I receive quite a bit of wine for which I pay nothing. I have never bothered to measure the volume of influx of wine samples to my door, but it is high enough that whenever the doorbell rings in the afternoon, my toddler daughter now exclaims “more boxes of wine, daddy!”
Generally this volume of samples means two things for me:
- I cannot dream of complaining about the situation, even though it largely results in my basement storage space being taken up with shipping materials full bottles of wine that aren’t necessarily very good; and
- Whenever I receive a sample of something that isn’t actually a bottle of wine, I take notice immediately.
So naturally, the sample copy of Issue 29 of the UK-based publication The World of Fine Wine I received recently really stood out, as did the letter of introduction from its editor, Neil Beckett (and not just because it was printed on A4 paper). Here’s what Neil wrote to me (I’m hoping he doesn’t mind me reproducing it here):
“Some of my team here are followers of your site and we hoped you might like to see what we do in a rather more old-fashioned medium…”
That medium of course being a printed magazine, though calling The World of Fine Wine a magazine is a bit like calling the Bible a doorstop. It’s a gorgeous example of print, with stunning art reproductions and photography, and its 200+ pages put it more into the coffee-table-book species than what we in the U.S. customarily think of when asked to picture a wine magazine in our mind’s eyes. It also costs £30 per issue – or, roughly $170 for four issues. Ouch!…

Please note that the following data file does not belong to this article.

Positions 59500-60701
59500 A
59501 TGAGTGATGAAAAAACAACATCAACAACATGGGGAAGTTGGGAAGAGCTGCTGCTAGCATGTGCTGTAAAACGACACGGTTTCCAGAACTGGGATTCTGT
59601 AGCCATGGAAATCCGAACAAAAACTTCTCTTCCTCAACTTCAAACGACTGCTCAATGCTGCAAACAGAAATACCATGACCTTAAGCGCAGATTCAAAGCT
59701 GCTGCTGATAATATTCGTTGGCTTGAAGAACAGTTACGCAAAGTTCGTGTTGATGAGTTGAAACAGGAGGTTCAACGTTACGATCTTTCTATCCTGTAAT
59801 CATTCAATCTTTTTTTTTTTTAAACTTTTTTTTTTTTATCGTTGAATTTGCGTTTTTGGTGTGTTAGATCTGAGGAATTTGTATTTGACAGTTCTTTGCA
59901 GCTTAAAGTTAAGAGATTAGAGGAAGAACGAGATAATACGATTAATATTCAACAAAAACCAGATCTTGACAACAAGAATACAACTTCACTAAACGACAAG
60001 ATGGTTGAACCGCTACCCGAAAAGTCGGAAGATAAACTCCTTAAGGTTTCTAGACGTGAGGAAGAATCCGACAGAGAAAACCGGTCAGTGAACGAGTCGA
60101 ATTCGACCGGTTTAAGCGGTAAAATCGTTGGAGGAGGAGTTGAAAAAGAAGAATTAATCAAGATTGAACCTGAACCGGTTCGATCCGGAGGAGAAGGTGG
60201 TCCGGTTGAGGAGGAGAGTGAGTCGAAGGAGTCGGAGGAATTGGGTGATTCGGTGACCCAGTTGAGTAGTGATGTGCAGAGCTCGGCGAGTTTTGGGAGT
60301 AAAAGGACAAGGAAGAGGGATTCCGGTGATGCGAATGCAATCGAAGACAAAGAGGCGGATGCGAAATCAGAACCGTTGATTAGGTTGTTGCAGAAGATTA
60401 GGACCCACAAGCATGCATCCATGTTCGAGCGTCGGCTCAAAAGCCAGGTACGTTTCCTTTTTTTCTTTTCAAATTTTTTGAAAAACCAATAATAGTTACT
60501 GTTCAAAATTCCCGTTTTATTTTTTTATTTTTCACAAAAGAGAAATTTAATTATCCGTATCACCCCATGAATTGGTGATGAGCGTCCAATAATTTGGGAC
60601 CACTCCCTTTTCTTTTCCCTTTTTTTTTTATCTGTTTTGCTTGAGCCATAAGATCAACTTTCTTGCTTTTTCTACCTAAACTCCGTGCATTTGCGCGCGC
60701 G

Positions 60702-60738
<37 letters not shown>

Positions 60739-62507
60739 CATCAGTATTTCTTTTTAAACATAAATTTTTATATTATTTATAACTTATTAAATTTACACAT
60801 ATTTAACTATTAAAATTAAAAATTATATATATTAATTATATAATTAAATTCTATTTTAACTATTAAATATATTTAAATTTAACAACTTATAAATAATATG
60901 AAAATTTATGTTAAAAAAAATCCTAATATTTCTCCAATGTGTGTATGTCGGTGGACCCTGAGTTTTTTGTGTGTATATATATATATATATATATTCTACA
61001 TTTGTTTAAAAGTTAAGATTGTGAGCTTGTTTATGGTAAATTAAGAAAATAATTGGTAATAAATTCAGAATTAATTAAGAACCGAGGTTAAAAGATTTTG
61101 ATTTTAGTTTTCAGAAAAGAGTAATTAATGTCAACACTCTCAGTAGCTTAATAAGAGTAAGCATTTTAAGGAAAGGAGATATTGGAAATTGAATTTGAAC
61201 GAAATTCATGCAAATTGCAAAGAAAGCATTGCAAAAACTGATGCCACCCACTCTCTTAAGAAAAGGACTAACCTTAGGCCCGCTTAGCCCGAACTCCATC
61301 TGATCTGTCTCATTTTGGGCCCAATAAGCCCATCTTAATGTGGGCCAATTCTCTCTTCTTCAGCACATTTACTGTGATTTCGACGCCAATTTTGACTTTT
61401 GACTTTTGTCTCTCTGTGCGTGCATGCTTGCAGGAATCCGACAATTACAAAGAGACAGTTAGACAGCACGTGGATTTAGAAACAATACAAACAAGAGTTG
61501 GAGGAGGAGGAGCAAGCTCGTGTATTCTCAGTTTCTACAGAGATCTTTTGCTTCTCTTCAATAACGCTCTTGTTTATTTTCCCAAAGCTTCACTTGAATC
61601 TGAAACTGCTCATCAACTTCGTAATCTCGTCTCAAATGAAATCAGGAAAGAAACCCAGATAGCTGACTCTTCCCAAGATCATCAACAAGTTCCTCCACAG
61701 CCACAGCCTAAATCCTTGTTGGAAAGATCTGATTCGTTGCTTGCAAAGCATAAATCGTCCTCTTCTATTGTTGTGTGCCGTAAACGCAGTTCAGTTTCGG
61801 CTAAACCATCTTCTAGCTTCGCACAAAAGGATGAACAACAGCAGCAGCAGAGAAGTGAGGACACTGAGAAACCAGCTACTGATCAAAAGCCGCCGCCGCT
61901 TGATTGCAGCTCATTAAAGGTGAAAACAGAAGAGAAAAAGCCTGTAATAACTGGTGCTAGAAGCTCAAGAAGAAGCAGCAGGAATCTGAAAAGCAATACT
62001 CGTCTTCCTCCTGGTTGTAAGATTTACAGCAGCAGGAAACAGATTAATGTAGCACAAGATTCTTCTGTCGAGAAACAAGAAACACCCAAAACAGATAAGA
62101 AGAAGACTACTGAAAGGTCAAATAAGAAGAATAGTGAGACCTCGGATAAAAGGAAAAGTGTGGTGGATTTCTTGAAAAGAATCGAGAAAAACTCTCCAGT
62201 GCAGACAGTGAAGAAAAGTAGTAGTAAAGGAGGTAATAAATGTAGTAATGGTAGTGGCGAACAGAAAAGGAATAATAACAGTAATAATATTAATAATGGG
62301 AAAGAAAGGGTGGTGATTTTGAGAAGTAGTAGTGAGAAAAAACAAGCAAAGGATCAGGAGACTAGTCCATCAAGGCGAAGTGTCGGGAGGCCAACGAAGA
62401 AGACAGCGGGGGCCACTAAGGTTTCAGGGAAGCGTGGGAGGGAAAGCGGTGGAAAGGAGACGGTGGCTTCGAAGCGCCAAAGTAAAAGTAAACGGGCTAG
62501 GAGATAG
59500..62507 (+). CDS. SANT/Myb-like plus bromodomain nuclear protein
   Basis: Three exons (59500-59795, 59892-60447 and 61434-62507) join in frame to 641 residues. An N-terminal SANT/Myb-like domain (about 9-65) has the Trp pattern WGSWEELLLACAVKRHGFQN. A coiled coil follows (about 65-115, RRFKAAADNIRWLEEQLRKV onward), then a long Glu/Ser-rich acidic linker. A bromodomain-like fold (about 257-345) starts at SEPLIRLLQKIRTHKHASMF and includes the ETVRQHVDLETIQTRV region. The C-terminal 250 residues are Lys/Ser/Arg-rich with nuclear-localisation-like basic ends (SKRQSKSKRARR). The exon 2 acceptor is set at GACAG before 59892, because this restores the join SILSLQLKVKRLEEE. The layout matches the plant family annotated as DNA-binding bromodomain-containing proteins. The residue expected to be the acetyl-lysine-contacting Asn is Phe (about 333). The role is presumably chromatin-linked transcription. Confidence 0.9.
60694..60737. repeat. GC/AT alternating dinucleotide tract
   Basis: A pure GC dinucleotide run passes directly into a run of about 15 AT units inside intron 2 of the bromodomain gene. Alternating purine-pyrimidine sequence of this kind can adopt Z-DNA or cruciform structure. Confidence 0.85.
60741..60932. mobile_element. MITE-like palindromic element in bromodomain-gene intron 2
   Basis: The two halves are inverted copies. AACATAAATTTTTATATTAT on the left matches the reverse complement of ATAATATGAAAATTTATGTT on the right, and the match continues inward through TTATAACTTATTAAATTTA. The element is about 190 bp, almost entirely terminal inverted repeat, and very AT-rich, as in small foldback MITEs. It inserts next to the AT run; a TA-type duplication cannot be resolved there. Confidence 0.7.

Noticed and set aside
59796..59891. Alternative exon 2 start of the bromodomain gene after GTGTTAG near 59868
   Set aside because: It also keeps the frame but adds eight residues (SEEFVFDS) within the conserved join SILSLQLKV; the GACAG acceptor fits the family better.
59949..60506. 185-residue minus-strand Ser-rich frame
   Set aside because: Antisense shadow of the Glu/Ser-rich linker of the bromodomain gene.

After reading through Issue #29, my humble assessment of The World of Fine Wine – which is probably influenced by the fact that its contributors (which include Hugh Johnson, Jancis Robinson, Oz Clarke, James Halliday, David Peppercorn, Serena Sutcliffe, Gerald Asher, Randall Grahm, Jeannie Cho Lee, Clive Coates, and Michael Broadbent) actually might read this website (holy crap!) – is that the publication is pretty much worth every penny for those who might be fed-up with the major wine magazine publications that currently dominate the U.S. market.
Nothing against those pubs, of course – they serve many a purpose in providing value to wine consumers of all levels – but The World of Fine Wine is just more… serious; through quality of writing that rivals the best in the world on any consumer / cultural topic, it’s The New Yorker of wine mags.
“Check us out when you’re ready,” it seems to say, which is a nice British way telling us “we’ll be here when you grow up.”
Having said that, The World of Fine Wine isn’t stuffy at all, and those that come away with that impression are probably giving it too superficial of a judgment – it simply makes assumptions about its readership, which is to say it assumes they’re smart and that if a reader doesn’t quite know what the author of any particular article is talking about at first, s/he will keep reading and enjoying and eventually will figure it out. In that way, it’s University- and Masters-level reading for the budding wine geek.
In that way, it’s like a breath of fresh air to someone who’s been trapped for the last six weeks in a cave.
You don’t need to take my word for it, though – their website offers free sample features for your perusal, which is really smart business, because when you read something like David White’s lucid “outsider” take on the sad state of U.S. interstate wine shipping laws (it ought to be required reading for anyone who wants to offer opinion on the topic of the three-tier system), well, you’re going to run the risk of being hooked. The World of Fine Wine is the type of publication that doesn’t need to be released more than four times a year, because it’s going to take you three months to get through a single issue; and even then I suspect many people would keep the older issue around for reference later given that their writers are so f—king talented and have such deep expertise on their subjects.
All of which is only appropriate, I suspect, given its not-insubstantial price tag!